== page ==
When 25 Punjab and Haryana HC judges ‘revolted’ against chief justice in 2004
In April 2004, 25 judges of the Punjab and Haryana high court allegedly went on casual leave en masse to protest against the then Chief Justice BK Roy.india Updated: Jan 13, 2018 10:07 IST
Legal experts may dub Friday’s episode of the four seniormost Supreme Court judges airing their differences with the Chief Justice of India (CJI) in public as “unprecedented”. But an agitation of near-equal proportion did occur in the Punjab and Haryana high court over 13 years ago.
On April 18, 2004, 25 judges of the Punjab and Haryana high court allegedly went on casual leave en masse to protest against the then Chief Justice BK Roy.
Justice Roy had sought an explanation from two judges for accepting membership at a golf resort near Chandigarh even though it was facing litigation for violation of environmental norms, among others.
In a televised interview delivered after the incident, he accused his “brother judges” of calling the registrar directly to get cases listed in their courts without his knowledge.
As many as 21 judges later told the then Chief Justice of India that they were finding it difficult to work with Justice Roy.
“Justice Roy wanted to crack down on corruption. When the high court judges went on a day’s leave to register their protest in 2004, members of the bar supported him,” recalled advocate Tahar Singh, who had led a lawyers’ protest against the judges at the time.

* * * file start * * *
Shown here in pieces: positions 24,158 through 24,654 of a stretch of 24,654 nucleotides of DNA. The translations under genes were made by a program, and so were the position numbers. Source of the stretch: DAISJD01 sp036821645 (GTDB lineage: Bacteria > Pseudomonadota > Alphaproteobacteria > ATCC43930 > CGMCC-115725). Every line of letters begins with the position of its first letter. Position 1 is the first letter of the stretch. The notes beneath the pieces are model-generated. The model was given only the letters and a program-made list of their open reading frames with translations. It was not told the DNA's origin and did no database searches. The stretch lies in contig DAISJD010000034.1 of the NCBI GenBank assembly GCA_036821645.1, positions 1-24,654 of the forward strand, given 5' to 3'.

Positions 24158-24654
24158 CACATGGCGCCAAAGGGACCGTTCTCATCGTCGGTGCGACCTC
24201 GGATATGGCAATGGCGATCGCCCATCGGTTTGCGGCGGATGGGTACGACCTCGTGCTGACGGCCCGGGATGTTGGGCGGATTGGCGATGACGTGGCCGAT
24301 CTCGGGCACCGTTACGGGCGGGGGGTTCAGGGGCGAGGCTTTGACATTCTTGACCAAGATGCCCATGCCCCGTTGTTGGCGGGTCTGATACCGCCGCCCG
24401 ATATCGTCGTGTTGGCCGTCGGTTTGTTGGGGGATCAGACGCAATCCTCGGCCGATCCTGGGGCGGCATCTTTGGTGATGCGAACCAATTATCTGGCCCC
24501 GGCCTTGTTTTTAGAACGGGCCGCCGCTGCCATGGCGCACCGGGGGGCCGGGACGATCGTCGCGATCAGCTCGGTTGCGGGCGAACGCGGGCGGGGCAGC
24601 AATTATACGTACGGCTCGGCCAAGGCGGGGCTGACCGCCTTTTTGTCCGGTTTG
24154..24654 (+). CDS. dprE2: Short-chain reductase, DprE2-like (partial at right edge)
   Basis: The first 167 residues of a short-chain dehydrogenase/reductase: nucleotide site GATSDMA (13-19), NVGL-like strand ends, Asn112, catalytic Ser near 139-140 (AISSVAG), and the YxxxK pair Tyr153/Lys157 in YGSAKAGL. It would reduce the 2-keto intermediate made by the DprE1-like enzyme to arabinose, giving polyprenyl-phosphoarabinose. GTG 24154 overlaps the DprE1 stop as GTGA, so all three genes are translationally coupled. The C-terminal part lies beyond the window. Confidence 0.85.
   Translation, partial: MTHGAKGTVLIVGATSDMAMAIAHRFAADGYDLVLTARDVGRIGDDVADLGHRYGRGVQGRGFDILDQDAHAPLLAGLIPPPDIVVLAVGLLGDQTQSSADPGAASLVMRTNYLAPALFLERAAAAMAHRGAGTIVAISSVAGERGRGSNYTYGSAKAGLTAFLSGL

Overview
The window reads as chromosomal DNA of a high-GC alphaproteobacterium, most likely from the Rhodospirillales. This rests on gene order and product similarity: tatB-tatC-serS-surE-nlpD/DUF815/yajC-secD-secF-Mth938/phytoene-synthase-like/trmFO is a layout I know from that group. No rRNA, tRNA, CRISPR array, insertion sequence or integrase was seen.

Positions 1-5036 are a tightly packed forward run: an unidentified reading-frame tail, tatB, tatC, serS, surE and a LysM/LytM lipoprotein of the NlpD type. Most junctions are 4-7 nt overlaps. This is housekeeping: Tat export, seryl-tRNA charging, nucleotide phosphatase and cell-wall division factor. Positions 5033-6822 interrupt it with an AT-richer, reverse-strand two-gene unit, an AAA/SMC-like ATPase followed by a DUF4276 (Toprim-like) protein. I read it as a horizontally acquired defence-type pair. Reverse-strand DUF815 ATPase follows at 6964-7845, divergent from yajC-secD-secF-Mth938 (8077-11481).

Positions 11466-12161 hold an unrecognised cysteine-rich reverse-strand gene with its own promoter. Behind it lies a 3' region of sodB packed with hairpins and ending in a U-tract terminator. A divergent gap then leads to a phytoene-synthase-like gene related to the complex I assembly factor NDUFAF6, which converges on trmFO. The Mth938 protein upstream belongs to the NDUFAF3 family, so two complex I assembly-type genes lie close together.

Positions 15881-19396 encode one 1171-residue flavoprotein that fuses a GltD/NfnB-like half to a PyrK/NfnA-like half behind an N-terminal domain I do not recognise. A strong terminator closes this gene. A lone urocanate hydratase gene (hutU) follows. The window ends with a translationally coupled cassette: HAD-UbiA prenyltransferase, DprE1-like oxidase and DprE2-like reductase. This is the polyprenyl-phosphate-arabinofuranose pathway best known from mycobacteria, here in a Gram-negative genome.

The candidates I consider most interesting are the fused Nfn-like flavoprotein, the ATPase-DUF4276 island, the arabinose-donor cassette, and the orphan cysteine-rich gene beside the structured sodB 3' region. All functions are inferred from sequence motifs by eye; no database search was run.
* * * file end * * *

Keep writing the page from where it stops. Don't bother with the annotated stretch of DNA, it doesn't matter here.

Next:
“Justice Roy had curbed the practice of sons and daughters of serving and former judges (practising as lawyers) getting their cases listed before judges of their choice,” Singh said.
“The golf club membership issue was only the tipping point… the crackdown on the ‘uncle judge’ phenomenon was the real reason for the agitation,” he said.
Justice Roy was transferred to the Gauhati high court in February 2005 on the Supreme Court collegium’s recommendation.
“I fought for the independence of the judiciary,” Justice Roy said over the phone from Patna, where he settled after his retirement in 2006.
“I was assigned a constitutional duty, and I discharged it faithfully.”
The former judge said Friday’s development was “very unfortunate.”
The high court agitation later figured in a public interest litigation filed in the Supreme Court against the 25 judges. The top court threw it out on the grounds that the judges returned to work the next day, terming the plea “infructuous”.